Cause & Effect

March is Brain Injury Awareness Month, and we’ve started it off with another celebrity death due to a ruptured cerebral aneurysm ― arguably even higher profile than Grant Imahara’s sudden death in 2020, at least for those who never watched Battlebots or Mythbusters. I’m referring of course to Tom Sizemore, who was hospitalized on February 18th, 2023, and apparently never regained consciousness before passing away on March 3rd, 2023.

Although Tom Sizemore had a troubled personal life (including arrests for methamphetamine, which can contribute to aneurysms), in the late 1990s through the early 2000s he gave excellent performances in a number of top-notch films, such as Heat, Saving Private Ryan, and my personal favorite entry in his filmography, Strange Days, featuring Voldemort himself, Ralph Fiennes:

Now, unfortunately, Tom Sizemore’s medical trouble also proved to be the occasion for some inaccurate/questionable reporting, starting with the initial stories, which generally said something to the effect of “Tom Sizemore has been hospitalized after suffering an aneurysm“. This is a fairly typical way to see the condition described—in fact, I did it myself in one of my books—but the truth is, you don’t get hospitalized after suffering an aneurysm. You get hospitalized after an aneurysm you already have, which has almost certainly gone undetected and has very likely presented no symptoms, ruptures. I did see some commentary on this mischaracterization, and even finally joined Reddit just so I could upvote a neurologist who commented on the subject, but mostly I just waited for updates. When they didn’t come after several days, I didn’t figure there was going to be a good outcome, as indeed there was not. And this is when the reporting got really bad.

The Hollywood Reporter was far from the only offender here. It was just the first one I encountered.

So once this news broke, just about every story I saw about it repeated the same error, stating that Tom Sizemore had suffered a brain aneurysm from a stroke. But this is not how it works. Strokes don’t cause aneurysms; ruptured aneurysms cause subarachnoid hemorrhages or hemorrhagic strokes. (Don’t take my word for it; ask the experts, or the other experts, or the other other experts, or …) When even The New York Times repeated this error, I felt compelled to comment:

This is just bad information to be giving people. No doubt the Times and other sources were just repeating what they were told by Mr. Sizemore’s publicists/family/doctors (well, one hopes the doctors would know better), but it’s important to get this kind of thing right because such incorrect reporting may worry stroke patients for no good reason (and they already have plenty to worry about), and it may give people who haven’t had strokes the false impression that there’s no way they could have an aneurysm, when in reality up to one person in fifty is walking around with an aneurysm and hasn’t got the faintest idea about it.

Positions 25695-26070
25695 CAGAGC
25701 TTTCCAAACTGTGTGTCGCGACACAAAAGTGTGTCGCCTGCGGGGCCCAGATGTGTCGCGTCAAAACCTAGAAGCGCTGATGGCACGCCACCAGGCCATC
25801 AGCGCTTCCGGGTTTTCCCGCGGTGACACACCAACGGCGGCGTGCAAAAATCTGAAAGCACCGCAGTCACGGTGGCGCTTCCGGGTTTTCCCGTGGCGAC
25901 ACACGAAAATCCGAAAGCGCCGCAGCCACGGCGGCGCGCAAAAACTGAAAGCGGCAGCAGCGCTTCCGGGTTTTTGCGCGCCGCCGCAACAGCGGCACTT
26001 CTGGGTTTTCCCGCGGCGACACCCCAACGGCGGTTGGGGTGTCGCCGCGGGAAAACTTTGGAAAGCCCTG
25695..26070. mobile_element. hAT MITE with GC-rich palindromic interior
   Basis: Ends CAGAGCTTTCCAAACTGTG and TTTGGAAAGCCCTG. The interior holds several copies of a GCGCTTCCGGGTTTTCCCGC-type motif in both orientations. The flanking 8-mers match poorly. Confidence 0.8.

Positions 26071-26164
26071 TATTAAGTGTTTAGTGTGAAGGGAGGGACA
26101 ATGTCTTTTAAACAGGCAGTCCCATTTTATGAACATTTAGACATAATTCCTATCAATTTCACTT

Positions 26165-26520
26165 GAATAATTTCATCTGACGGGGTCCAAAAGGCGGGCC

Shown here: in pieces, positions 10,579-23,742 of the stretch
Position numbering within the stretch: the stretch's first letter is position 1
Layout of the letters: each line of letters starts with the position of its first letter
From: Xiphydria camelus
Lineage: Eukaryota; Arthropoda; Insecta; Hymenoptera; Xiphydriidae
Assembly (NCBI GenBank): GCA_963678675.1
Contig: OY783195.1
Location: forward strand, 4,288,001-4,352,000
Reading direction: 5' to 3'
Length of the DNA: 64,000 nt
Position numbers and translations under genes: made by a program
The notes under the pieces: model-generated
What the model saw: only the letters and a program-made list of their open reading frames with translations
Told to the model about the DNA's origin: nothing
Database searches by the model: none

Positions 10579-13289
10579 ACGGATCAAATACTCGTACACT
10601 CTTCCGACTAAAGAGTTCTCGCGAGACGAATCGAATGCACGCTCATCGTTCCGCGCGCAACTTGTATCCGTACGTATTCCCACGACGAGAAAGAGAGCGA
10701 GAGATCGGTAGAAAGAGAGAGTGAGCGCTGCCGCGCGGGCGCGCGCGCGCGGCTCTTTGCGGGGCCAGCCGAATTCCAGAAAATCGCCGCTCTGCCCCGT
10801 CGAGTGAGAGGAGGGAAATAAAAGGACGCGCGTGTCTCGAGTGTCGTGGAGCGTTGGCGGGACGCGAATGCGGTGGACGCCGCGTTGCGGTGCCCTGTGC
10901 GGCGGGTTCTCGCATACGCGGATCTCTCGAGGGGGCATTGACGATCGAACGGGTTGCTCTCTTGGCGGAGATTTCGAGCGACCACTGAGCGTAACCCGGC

Lord knows I didn’t.

9 thoughts on “Cause & Effect

  1. You are one of the lucky ( or should I say “blessed”?) few who have survived a ruptured aneurysm with no impairment, but it has given you a mission, and that’s good. You have a platform from which I believe you are saving lives.

    Liked by 1 person

  2. Thank you for clarification about Tom Sizemore….I was confused as to what happened. I truly wish the Media would get their facts correct.
    I am so sorry Tom Sizemore did not survive; it was very shocking to hear of his death.
    After your ‘event’ James I went to Neurologist & asked for a Head Scan. Up until I’d asked for this test; he was a GOOD Doctor. When I stated my request he snickered at me & said in a sarcastic tone “Why do you want THAT done? You think you have an Aneurysm?”
    My reply in my head was “Well D”UH?? Of course I am worried I have one with all the knocks to my head from Seizures….) I replied out loud I was concerned about the trauma to my head from the Seizures & felt it was appropriate. I DID have Head Scan & it showed nothing……..I mean my brain is there but NO damages or tumors or other sketchy stuff present.
    You taught me alot about head health & I am so grateful to you for sharing your journey with us your followers!
    {{{hugs}}} Sherri-Ellen aka BellaSita Mum an **purrss** BellaDharma

    Liked by 1 person

    1. I’m glad your scan didn’t turn up anything sketchy! They don’t always elect to treat an unruptured aneurysm (they probably wouldn’t have treated mine, if they had found it, because it was so small) but it’s a good thing to be aware of, and an even better thing to know you haven’t got one! 😉

      Liked by 1 person

  3. The media are not medical people, so gthey just spout out whtever info thwey *think* is the right thing, and it does lead to some false facts…only they are not the facts. Sheesh!

    I hope one day they will research what they send to the public before they publish.
    Thanks for being sch a good advocate for ‘the cause’!

    My hubby has had a head CT scan and an MRI to determine why he had a seizure back last fall, but at least it did not reveal any aneurysms. Phew!
    My mother and I have some AV malformations, she had a large one on her spinal column, and I have one on my wrist. and in my nose… Not sure if I should ask for a head scan to rule out one in my brain…something to discuss with my doc, sooner or later.

    Liked by 1 person

    1. AVMs come up from time to time in the aneurysm group I’m in on Facebook. I gather brain ones are pretty rare, but I tend to fall into the “more information is better” camp so I would probably get scanned if it were me. If you do go, here’s hoping it doesn’t turn anything up!


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